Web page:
Especially for students with bigger delays and multiple needs! One of the hardest parts of our job is prioritizing what to work on when a student has delays in many skills so that you can have the biggest positive impact in their lives.

TIPS FOR PRIORITIZING NEEDS


Listen!
Listen to everyone on the student’s team to hear what they are all saying about the student’s weaknesses. Parents, who know their child best of all. Teachers, who observe the student in many school contexts, have knowledge of both strengths and weakness, and other students to compare against. Specialists, who bring their specific area knowledge to combine with yours and help the child as a whole.

Observe!
Informal assessment can occur at any time or any place during the school day. Build a relationship with your student’s teachers and find out what their concerns are. Watch the students in the room in between sessions when you are picking up and dropping off. Pay attention to their interactions with peers while you are on your way to the copying machine, or doing bus and lunchroom duties.

Think!
Think about what you know about the child’s language system and how this could be impacting the ability to function in the school. What strengths and weaknesses are a common theme in the team discussion? What communication needs can a part of any behavioral concerns? Is there a pattern showing that improvement in a specific area of communication deficits could help the student at multiple times of the school day? There’s your answer!

BRINGING IN RELATED SKILLS


At some point in the year, you will have reached a point where you feel comfortable with your therapy routines and materials for the specific aspects of students’ goals that you are taking data on since you are seeing progress.

Yes, you will! And every year it gets a bit easier.  But, for me at least, the discomfort level at the beginning of the school year never stopped. Kudos to you if you have managed it!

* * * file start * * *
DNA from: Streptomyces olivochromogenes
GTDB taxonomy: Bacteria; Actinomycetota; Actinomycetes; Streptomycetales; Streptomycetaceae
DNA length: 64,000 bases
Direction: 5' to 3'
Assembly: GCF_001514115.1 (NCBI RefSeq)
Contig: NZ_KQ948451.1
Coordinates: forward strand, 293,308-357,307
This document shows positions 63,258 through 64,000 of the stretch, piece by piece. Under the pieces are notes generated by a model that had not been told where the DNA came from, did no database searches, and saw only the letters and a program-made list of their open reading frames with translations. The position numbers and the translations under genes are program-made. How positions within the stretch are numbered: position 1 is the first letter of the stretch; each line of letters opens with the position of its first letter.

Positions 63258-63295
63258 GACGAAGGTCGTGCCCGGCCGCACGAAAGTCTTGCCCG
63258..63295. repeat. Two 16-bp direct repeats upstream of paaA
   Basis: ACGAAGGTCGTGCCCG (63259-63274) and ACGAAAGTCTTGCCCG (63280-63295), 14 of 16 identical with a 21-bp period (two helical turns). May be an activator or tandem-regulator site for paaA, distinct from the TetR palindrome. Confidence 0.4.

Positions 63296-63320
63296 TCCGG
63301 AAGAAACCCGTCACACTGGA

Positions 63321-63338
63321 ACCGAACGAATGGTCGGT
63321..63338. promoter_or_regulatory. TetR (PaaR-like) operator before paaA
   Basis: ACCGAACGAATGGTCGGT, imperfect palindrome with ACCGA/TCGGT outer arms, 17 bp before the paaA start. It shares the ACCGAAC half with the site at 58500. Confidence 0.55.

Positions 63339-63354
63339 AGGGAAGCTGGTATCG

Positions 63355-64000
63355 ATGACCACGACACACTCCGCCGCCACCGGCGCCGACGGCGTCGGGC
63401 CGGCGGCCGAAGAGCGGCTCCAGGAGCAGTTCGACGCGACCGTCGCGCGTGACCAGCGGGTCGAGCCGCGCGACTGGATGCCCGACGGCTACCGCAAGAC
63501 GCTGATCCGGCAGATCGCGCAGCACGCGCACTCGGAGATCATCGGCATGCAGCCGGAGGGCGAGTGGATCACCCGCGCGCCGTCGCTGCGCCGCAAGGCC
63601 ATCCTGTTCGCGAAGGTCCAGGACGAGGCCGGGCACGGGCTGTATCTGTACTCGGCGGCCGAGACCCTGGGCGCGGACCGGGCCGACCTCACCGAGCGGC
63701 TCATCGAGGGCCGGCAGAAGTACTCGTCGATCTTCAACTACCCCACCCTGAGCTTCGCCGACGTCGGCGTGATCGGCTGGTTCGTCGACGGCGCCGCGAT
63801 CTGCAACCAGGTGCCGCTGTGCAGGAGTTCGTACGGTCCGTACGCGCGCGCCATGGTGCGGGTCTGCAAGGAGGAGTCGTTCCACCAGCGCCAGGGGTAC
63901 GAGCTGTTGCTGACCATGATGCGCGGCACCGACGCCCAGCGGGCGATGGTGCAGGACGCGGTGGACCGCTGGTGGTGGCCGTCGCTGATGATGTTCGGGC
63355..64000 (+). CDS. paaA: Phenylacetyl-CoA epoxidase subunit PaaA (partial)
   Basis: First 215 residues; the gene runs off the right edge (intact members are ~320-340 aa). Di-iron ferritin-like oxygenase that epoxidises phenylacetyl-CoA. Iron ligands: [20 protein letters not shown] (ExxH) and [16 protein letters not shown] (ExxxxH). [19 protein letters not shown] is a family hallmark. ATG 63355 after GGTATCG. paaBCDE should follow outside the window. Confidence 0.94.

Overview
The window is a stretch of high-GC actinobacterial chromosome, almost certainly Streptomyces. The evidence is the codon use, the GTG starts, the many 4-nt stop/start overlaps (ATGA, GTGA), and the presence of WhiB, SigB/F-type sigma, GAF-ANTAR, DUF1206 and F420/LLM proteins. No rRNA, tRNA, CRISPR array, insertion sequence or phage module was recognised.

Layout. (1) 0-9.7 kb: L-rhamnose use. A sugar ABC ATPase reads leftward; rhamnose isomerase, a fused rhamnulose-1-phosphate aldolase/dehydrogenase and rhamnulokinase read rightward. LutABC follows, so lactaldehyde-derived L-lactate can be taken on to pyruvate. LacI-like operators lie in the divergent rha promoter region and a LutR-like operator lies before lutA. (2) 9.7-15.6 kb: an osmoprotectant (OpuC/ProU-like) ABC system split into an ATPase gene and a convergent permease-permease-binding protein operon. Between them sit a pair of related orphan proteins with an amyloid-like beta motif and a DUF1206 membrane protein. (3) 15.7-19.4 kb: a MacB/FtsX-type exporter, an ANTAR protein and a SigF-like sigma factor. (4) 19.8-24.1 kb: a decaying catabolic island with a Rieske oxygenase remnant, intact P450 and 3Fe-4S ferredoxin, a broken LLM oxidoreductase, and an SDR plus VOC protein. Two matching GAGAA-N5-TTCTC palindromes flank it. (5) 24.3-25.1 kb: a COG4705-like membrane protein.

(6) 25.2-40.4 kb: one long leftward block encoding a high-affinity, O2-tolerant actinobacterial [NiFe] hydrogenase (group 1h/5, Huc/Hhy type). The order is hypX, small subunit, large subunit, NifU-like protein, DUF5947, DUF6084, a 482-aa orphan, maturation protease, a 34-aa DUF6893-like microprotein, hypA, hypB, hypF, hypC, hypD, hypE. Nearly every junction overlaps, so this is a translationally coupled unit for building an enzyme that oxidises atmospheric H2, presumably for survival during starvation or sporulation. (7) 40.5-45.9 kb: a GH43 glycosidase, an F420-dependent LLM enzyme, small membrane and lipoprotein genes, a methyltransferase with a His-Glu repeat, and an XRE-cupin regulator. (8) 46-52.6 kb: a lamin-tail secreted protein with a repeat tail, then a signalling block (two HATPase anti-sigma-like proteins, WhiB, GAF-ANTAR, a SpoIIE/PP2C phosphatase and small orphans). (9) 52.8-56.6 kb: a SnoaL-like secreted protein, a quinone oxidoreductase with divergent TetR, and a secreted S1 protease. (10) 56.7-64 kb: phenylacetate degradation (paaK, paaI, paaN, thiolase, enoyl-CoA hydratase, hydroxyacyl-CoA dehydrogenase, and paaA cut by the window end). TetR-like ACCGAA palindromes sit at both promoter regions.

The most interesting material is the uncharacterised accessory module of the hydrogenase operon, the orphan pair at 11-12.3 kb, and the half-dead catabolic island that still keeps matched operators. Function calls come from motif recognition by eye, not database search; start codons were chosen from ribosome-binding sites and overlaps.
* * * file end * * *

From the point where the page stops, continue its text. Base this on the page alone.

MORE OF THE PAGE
When you reach a point that you can look beyond the next week or month, or your student shows that the basic aspects of the IEP goal have been learned, think about bringing in some of those skills that were not a priority at the beginning of the year. Keep on listening, because the student may have another priority need by now.

Or maybe there are some other areas of need that just tie in well with the types of activities the student is experiencing progress with. Some ideas are:

* The student who answers basic WH questions can play teacher and ask you or peers the questions.
* The student with improved memory strategies can apply the skills socially to remember information about peers for better social skills.
* The student who follows directions now can try giving the directions in an activity.
* The student who understands narrative structure in simple stories can use it to expand personal narratives or make them more concise.
* The student who uses expanded sentences in structure can work on social skills and reinforce the expanded sentences in a social activity.

Don’t be too fast to move on to new skills when you can incorporate newly learned skills with other areas of weakness. Combine your therapy expertise and framework with the IEP goals the student came with to meet as many of the student’s communication needs as you can. Your students will benefit!

Enjoy!

3 Tips for Taking Care of Business so the Fun Can Start!


Is the paperwork on your desk piling up higher and higher as you are trying to get the actual creative fun of therapy started? The joke goes, More paperwork, please!” said no SLP - EVER!”

Despite some differences, there is a flow to therapy routines over the course of a school year that can help you prioritize how to spend your time each month and get that dratted paper work done to get you to the creative flow of therapy.

For example, have you ever received a student from another school system with IEP goals that make you wonder? Why does he have this goal? How is working on this going to help him this year? Is this really what he needs in his current classroom placement? My middle schooler, "C," made me wonder these things, yet I had all of the monthly business to take care of, too.